Disney’s Four Keys: Courtesy (Or, “The most ridiculous guest situation I ever had”)

[NOTE: I am no longer a Disney cast member. I know this. But I say “we” a lot because, even after your CP is over, you still feel connected to the Disney brand. I still feel connected to the company. Okay.]

It’s fairly common knowledge that, as a Disney cast member, you’ll hear your fair share of ridiculous comments and questions from guests. Guests check their brains at the gate, and that’s usually okay (unless it compromises safety). As cast members, we’re there to help.

The biggest inside joke is “What time is the 3:00 parade?” (There’s even a tshirt with Goofy asking that very question.) Maybe in other places you’d say “Uh, 3:00. Obviously.” But at Disney, things are done a little differently. “What time is the 3:00 parade” may mean “What time does the 3:00 parade get to where we are in the park?” It may mean “Does the 3:00 parade actually start at 3 or will I have time to go to my 3:00 Fastpass+ first?” Context is everything, and being that courtesy is the second of Disney’s four keys, it’s imperative to answer even the dumbest of questions with a kind, courteous response.

When working at Downtown Disney, I had my fair share of ridiculous guest questions. At DisneyQuest, I was often berated for not having the ability to sell Universal tickets. However, a kind reminder that the theme parks are separate often cleared that up very quickly. 

I once had a guest present his Sea World ticket and ask if it would work for DisneyQuest. It turns out he’d pulled out the wrong card and didn’t realize it. Again, a courteous explanation cleared it up, and the whole group got a good laugh out of it.

But the most ridiculous and frustrating guest situation I ever experienced came from an older woman who could not find her car.

I was working a closing shift, and around 4 PM a guest approached my window. In heavily accented English (I believe she was Russian?), she asked me where the nearest parking lot was. I had her turn around and I pointed her toward OPQ, the parking lot behind Cirque. She asked me if there was another lot. I told her about LMN, the parking lot in front of Cirque. She explained that she couldn’t remember where she parked, but that she had taken a bus from the parking lot to the Marketplace, and she had other women with her who did not have the ability to walk around the lot with her looking for her car.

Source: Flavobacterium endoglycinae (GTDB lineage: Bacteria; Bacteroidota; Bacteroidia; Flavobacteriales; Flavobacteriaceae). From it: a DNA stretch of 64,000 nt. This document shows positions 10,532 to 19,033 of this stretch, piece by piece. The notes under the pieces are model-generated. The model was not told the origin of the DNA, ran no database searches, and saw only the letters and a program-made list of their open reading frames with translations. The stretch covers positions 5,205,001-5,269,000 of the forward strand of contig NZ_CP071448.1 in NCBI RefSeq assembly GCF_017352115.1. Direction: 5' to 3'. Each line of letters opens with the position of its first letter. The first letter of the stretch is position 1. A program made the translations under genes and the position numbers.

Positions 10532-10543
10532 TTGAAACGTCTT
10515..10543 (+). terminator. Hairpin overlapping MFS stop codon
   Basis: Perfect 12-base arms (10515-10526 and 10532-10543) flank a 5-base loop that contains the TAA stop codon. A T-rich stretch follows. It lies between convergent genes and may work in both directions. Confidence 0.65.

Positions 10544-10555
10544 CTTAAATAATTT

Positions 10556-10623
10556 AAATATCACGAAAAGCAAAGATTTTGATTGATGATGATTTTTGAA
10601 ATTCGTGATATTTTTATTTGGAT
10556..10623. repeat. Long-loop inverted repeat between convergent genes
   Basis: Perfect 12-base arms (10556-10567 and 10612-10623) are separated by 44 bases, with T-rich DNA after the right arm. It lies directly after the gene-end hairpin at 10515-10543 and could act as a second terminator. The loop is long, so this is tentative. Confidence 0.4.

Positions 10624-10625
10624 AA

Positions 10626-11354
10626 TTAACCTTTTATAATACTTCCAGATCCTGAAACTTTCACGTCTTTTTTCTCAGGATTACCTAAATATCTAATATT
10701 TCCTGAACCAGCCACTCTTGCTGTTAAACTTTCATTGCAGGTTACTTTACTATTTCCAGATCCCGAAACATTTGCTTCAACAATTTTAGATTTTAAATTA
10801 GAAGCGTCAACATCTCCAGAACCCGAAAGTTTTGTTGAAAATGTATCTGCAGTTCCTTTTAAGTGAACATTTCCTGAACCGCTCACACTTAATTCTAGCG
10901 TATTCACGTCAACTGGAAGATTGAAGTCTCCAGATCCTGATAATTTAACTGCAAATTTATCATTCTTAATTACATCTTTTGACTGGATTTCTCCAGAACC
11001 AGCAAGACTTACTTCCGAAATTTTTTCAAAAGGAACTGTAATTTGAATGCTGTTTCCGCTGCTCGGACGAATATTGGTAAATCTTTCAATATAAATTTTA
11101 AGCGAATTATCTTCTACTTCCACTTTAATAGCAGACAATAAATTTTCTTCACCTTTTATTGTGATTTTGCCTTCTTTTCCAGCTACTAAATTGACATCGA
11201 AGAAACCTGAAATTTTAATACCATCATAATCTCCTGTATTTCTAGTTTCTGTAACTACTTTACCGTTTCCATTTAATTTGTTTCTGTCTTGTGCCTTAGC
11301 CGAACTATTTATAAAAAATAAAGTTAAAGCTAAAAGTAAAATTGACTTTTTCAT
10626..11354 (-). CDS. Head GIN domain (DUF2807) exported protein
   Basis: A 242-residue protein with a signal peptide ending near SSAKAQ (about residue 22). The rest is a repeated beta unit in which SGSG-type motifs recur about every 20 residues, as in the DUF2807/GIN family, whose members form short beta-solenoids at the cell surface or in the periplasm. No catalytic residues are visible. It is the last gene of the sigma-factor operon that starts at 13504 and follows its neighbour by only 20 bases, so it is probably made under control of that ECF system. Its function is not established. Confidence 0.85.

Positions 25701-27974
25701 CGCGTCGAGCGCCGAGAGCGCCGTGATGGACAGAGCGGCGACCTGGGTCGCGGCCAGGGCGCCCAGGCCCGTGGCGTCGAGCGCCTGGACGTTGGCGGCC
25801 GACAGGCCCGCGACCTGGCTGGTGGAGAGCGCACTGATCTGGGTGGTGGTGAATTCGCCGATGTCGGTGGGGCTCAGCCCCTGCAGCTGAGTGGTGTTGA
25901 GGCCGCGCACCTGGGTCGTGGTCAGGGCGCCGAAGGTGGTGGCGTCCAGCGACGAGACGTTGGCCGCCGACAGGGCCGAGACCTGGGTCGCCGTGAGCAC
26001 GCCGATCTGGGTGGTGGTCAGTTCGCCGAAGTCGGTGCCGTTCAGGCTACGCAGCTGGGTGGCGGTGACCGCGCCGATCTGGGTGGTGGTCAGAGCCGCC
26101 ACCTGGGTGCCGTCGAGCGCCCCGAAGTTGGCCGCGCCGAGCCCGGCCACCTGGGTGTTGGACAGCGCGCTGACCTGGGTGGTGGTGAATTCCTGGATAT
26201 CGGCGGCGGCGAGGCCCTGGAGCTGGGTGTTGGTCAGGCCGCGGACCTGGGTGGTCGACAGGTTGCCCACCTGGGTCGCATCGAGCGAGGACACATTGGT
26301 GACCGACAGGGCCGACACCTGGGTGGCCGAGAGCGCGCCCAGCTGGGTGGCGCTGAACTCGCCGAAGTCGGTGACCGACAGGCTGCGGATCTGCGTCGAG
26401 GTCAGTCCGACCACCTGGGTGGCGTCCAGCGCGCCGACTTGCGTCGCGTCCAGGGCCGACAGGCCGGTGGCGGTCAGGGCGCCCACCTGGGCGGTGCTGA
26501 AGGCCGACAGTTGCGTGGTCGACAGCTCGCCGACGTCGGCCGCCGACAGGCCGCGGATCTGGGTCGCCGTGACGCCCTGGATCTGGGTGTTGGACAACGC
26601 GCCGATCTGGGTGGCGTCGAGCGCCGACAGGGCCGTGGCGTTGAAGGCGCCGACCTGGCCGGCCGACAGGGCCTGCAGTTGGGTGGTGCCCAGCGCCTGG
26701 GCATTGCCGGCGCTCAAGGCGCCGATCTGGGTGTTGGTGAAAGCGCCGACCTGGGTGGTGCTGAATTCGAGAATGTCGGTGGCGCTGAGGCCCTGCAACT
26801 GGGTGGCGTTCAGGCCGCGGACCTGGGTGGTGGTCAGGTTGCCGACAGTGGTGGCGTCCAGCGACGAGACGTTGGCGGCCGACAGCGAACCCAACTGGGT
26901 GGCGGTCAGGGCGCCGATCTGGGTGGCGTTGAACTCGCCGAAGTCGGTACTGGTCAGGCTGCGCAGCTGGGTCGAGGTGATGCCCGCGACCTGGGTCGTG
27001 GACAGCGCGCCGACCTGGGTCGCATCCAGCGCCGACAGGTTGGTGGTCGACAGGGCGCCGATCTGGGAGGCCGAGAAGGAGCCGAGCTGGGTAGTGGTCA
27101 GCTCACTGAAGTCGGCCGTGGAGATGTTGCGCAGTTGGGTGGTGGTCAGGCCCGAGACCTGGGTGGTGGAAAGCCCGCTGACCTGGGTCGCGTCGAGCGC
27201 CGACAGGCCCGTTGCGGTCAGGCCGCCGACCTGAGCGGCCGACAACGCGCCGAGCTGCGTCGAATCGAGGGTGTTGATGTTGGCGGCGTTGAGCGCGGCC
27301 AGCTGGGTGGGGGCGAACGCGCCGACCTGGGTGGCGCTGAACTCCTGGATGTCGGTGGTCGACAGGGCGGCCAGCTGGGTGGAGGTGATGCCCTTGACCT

I pulled out a map of Downtown Disney and pointed out each of the parking lots. She knew where the bus had dropped her off (Marketplace bus loop), but none of the parking areas seemed familiar to her. I asked her if she’d used a GPS to get to Downtown Disney. She showed me the address — a quick search showed that it was the House of Blues address. So logically, she was likely in OPQ, right? But how would she have gotten a bus from OPQ to Marketplace? That wasn’t possible.

At this point, a Guest Relations CM stepped in and asked if there were any landmarks or anything she noticed in the parking lot. The guest explained that there were lots of trees, and a bus stop, and that was it. So no, that’s not LMN or OPQ. The Guest Relations CM asked if maybe she’d accidentially turned into the Typhoon Lagoon parking lot instead. By this point the guest was very upset — she’d even said to me, “If you can’t find my car, how am I supposed to find it?!” Though it was frustrating, especially with a minor language barrier, the GR CM and I remained calm. I continued to speak to the woman while the GR CM called parking to come over and pick up the guests and drive them around LMN and OPQ to see if maybe the car was there. The GR CM went with them, but came back not long after to say that the car wasn’t in either West Side lot, so they were going to try Typhoon Lagoon. 

This is where the situation left my hands. I felt I had done all I could to help the guest, and because I was the only DisneyQuest box office CM on shift at the time, I couldn’t leave to assist with the situation any further.
So where was the car?

I’m not sure how they figured it out, but at some point while they were searching the Typhoon Lagoon parking lot, the guest said something about another water park. Yes, it turns out the car was all the way down at Blizzard Beach. The GR CM drove them there, dropped them off at their car, and returned very frustrated but happy that the situation was resolved. 

Again, context is important. While it seemed ridiculous to me that the guest was insisting she parked at DTD and got a bus to another spot on DTD, it turned out that she was confused. It was a frustrating situation for all involved — especially when the guest yelled at me for not being able to locate her car from my window. However, Disney trained me well, and, with the help of one of the most lovely GR cast members I ever worked with, the situation was resolved. Patience was key. Courtesy was key.

So to those who are or dream of being Disney cast members, know that you’re going to have ridiculous situations. Know that you’re going to get asked the same stupid question hundreds of times. And know that answering with kindness goes a lot further to alleviate confusion than answering sarcastically or rudely. 

And remember, for many guests this may be their first (and only) time visiting Walt Disney World. Do you want them to remember the cast member who went out of their way to help in a confusing situation, or the cast who answered rudely?

[This whole post was inspired by a post I saw of cast members, present and former, complaining about stupid guest questions. I understand how annoying it can be, but courtesy is always very important, and I hope these CMs were nicer to guests’ faces than they are behind their backs.]


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